July 14, 1815
Burton Park, West Sussex
Dear Mr. Rensalaer,
I am writing to invite you to spend several weeks with our family in West Sussex next month. Baron Ware and myself would be most pleased to meet you as we feel we learned to know you through the letters of our son, Richard. We want to thank you most sincerely for the ways in which you eased his time on the peninsula and we feel a most sincere regard for you as a result.
We live quietly, so do not fear that you would be expected to meet the entire neighborhood and be feted about. There is a decent trout stream if you like fishing and many lovely walks about the country side. Our daughter Delia will be in residence and I know she will as well want to add her thanks to our own for your care of Richard as they were very close.
Please let us know if you accept our invitation and the date of your expected arrival.
July 18, 1815
Dear Miss Tibbets,
Please inform Miss Abbingdon that the captain has accepted the invitation to the Ware family home, Burton Park. We will travel the first two days of August and the captain plans on remaining for a fortnight.
Miss Tibbets, I am sure the captain is improving however, I cannot see him budging on his stance regarding communications with Miss Abbingdon. He does not want to compromise her chances with some lordly buck and feels she deserves quite a different man than him. I think perhaps it is time for Miss Abbingdon to accept this. I would not want her to miss her chances at marriage because of a misplaced hope that the captain will ever change his mind.
Sgt. C. Rountree, ret.
July 25, 1815
Dear Sergeant Rountree,
I respect your thoughts and opinions regarding the erstwhile correspondence between Miss Abbingdon and your employer. I have long wondered if it was mistaken in me to have encouraged her to begin to write to Mr. Rensalaer so many years ago. You see, she was such a lonely, forgotten child and she needed someone beyond me and those at Greystone to think she mattered. She became a different child, indeed a different person, after starting their correspondence and subsequent friendship.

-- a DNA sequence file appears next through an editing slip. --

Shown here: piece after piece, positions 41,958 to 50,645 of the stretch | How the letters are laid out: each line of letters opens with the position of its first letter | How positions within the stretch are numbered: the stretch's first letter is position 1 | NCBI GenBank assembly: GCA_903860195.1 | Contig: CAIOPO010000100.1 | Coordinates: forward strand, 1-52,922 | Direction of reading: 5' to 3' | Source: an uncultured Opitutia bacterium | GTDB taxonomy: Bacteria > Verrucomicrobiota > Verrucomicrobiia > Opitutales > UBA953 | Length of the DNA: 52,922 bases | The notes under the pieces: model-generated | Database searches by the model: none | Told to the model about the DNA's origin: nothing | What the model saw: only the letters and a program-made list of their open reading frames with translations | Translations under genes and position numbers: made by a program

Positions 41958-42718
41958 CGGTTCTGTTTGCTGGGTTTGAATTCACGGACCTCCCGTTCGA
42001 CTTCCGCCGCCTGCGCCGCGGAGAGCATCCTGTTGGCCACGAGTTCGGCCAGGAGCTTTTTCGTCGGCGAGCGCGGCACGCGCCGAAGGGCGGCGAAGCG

I understand that you feel she should give up her aspirations to his heart and hand. Believe me when I tell you she will not do so. She has determined while she is in London for her season she will cease writing to him. I have guided Miss Abingdon her entire life, but it is not since she began to put her hair up that I have told her what to do. She has a bright and capable mind and a heart that cares deeply and fiercely. Mr. Rensalaer will count himself very fortunate that this heart can be called his. She will not be deterred from her purpose and I would feel it presumptuous of me to tell her to do so.
Miss J. Tibbets
July 27, 1815
Your Mr. Rensalaer will be arriving on August 5th and plans to stay a fortnight with us. I will keep you informed of everything that transpires. Shall I speak to him of you? I feel that I should since it is through him and Richard’s friendship that you and I have become friends.
I promised to tell you of my own plans and schemes. You see, I have fallen in love myself. Not so dramatically and interestingly as your own story, however just as deeply. He is the doctor for the surrounding area. I wanted to be sure of his regard for me before I let anyone know as I have a disgust of being the source of anyone’s pity.
His name is Justin Reynolds. He feels his status is much below mine as I am the daughter of the baron, however I care nothing for that. He is honorable and kind, and I am giving him no quarter. We shall be betrothed by the end of September if I have anything to say about it.
Please be happy for me. And please, let me know what I shall invest in so that I too may help improve the fortunes of what will soon be my new circumstances.
I adored your drawing. I feel as if I should frame it and hang it in my hallway to let all know that pretense and conceit are unacceptable in any walk of life.
I shall write to you often when Mr. Rensalaer arrives.